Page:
On July 1, 1997, at 2030 central daylight time (cdt), a Grumman G-164, N10397, registered to Satanta Flying Service, Inc., of Satanta, Kansas, was substantially damaged following a partial loss of engine power and subsequent forced landing in a farmer's field. The commercial pilot reported no injuries. The 14 CFR Part 137 aerial application flight was not operating on a flight plan. Visual meteorological conditions prevailed at the time of the accident. The flight departed Satanta, Kansas, at 2025 cdt. Use your browsers 'back' function to return to synopsisReturn to Query Page
Post accident examination of the airplane by a Federal Aviation Administration principal Maintenance Inspector (PMI), stated that the pilot reported that about two miles from the departure airport the engine backfired and lost power causing an emergency landing. The airplane's fuel system was inspected and the fuel tanks were empty due to rupture in the fuel line caused when the airplane ground looped and settled on the top of the upper wing. The fuel strainer was inspected and held clean aviation 100LL fuel (blue in color). The fuel line was repaired and fuel was added to the wing tanks for the engine test run. The forward spark plugs were removed and cleaned and oil which had run into the cylinders when the airplane was inverted was allowed to drain. The existing propeller was removed and a serviceable propeller installed for the test run on the airplane. The propeller was pulled through to clear all the cylinders of oil. The engine was then motored over with the starter and after several attempts the engine started. The engine ran rough until it burned the remainder of the oil out of the cylinders and warmed up. The engine was then ran at 2100 rpm's and produced 32 inches of manifold pressure. There were no mechanical or backfiring problems discovered during the test run.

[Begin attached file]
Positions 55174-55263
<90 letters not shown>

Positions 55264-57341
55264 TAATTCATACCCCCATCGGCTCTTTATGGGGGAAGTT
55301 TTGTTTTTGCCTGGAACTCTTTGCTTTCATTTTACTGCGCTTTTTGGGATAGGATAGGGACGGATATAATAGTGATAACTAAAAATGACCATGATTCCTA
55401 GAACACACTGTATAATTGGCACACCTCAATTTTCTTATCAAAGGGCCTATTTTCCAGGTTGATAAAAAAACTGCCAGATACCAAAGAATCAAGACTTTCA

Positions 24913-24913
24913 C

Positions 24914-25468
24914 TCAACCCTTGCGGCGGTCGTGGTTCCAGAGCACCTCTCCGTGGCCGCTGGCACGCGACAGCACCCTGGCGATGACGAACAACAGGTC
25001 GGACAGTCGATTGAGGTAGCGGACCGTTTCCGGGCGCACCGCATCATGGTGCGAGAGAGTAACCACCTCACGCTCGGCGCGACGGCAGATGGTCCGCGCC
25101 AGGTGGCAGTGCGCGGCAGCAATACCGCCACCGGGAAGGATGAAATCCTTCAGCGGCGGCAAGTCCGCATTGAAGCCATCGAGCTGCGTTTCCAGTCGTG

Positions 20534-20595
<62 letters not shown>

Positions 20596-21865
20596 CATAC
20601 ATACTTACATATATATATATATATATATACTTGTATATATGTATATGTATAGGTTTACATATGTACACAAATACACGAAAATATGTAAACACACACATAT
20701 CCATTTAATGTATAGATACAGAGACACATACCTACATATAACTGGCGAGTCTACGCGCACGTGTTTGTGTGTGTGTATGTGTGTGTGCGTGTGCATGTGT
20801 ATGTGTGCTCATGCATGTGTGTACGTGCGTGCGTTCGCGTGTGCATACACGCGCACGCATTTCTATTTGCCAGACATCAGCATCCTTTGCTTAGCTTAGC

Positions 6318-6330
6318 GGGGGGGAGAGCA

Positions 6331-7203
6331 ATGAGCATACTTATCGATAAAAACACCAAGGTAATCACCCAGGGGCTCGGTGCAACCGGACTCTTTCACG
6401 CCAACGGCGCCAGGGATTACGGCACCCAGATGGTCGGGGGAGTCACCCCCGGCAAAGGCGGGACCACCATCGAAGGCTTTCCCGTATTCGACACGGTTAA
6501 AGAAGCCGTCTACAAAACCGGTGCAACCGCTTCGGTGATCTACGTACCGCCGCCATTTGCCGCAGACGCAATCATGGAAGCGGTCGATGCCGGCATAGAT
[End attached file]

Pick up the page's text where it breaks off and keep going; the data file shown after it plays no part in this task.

The pilot did not submit the required National Transportation Safety Board's form 6120.1/2 under Title 49, Part 830.15.